Document Type

Dissertation

Date of Award

Winter 12-2021

Degree Name

Doctor of Education (EdD)

Department

Education

First Advisor

Erin Lehmann

Abstract

Students who receive exclusionary discipline (discipline that removes them from the classroom) are less likely to graduate from high school. It has long been documented that students of color, special education students, and boys are more likely to be assigned suspensions and miss classroom instruction. Discipline matrices have been in place across the country and disparities still exist in consequences assigned to individual students. To alter this current reality, school professionals have looked for alternatives. One possibility lies in restorative practices. Restorative practices are strategies that value the whole child and consider not only an act of harm, but also how that harm can be mended. Barriers to implementing restorative practices in schools include time, training, “old school” mentalities, and the lack of one single manual for carrying out restorative practices. Data for this type of philosophical change to discipline also is difficult to collect quantitatively. My research seeks to know how school leaders are implementing restorative practices and which specific leadership strategies are utilized. A descriptive case study is utilized to qualitatively describe and analyze one school district in a midwestern state. District leaders and high school principals were interviewed to add perspective to archival records, observations, and district documents.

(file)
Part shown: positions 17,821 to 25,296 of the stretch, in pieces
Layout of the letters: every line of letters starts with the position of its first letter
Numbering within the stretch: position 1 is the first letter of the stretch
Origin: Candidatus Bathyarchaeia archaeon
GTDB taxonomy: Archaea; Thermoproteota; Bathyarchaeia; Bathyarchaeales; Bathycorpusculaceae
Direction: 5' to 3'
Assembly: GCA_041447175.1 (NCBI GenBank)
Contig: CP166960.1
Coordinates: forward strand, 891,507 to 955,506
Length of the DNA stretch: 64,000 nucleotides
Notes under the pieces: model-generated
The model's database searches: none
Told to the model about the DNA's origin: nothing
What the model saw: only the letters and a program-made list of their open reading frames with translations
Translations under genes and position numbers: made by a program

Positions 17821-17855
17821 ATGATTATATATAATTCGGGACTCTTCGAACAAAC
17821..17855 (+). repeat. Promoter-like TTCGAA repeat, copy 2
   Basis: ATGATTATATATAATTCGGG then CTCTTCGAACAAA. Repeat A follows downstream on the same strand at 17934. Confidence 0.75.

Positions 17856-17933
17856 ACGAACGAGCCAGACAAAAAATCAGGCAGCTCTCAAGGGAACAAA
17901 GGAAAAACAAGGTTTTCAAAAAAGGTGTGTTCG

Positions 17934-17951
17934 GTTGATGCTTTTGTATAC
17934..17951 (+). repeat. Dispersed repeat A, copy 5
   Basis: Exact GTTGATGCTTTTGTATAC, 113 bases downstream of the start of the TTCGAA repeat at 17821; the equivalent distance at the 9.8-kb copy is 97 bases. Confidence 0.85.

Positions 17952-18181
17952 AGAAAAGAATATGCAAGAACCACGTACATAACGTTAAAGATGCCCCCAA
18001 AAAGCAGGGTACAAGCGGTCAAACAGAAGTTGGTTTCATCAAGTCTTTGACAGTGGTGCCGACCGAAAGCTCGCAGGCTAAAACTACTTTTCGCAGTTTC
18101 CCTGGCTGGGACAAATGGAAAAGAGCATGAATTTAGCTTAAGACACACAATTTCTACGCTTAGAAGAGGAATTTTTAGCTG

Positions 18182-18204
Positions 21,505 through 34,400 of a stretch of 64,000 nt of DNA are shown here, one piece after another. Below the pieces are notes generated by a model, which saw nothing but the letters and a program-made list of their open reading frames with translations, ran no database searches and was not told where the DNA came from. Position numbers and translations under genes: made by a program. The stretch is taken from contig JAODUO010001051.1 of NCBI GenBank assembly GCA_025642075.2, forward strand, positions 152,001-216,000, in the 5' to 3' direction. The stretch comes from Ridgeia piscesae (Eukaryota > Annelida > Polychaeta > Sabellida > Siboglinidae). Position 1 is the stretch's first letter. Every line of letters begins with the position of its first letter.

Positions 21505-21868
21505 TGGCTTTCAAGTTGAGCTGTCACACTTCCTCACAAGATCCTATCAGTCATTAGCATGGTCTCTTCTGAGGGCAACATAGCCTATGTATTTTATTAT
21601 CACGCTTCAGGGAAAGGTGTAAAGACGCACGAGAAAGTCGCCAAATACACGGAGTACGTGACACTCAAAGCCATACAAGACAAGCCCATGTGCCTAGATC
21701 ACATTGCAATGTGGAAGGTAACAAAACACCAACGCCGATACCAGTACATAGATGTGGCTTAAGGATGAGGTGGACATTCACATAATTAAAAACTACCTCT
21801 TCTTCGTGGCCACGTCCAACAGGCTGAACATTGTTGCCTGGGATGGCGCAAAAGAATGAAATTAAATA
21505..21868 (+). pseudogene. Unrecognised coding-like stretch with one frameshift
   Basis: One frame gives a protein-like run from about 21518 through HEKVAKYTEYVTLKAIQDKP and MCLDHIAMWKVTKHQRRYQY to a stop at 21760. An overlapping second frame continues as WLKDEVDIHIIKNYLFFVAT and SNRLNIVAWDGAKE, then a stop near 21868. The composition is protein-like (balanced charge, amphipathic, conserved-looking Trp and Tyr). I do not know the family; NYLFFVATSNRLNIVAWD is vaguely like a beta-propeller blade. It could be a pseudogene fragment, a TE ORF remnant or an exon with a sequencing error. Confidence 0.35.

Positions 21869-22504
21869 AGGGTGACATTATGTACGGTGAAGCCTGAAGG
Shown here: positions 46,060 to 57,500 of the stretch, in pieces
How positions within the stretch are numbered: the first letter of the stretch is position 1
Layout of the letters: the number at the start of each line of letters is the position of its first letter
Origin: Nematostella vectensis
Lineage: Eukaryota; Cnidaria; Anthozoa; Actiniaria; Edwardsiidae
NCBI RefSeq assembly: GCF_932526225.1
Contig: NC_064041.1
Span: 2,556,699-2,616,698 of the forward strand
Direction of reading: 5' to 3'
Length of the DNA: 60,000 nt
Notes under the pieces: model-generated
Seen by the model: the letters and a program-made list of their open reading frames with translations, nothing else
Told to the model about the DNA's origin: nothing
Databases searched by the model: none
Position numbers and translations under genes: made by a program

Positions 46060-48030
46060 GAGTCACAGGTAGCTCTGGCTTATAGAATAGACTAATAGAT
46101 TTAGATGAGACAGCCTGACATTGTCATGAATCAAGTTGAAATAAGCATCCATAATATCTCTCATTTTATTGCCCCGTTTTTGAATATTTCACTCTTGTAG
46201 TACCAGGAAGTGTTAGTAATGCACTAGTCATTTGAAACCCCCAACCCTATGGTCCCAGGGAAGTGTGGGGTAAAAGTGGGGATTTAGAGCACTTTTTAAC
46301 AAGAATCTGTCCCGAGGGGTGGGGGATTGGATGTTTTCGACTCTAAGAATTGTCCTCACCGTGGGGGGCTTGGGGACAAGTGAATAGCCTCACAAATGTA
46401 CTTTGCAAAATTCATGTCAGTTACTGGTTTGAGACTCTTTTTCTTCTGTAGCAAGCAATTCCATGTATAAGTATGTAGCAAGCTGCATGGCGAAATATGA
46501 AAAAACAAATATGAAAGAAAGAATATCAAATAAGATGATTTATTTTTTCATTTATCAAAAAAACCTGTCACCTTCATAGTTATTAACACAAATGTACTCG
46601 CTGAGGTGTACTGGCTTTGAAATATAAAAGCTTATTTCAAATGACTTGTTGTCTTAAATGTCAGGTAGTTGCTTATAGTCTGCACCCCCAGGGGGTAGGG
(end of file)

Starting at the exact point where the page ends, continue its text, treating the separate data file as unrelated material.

Subject Categories

Educational Leadership | Secondary Education

Keywords

11 Essential Elements; Discipline; Restorative practices

Number of Pages

126

Publisher

University of South Dakota

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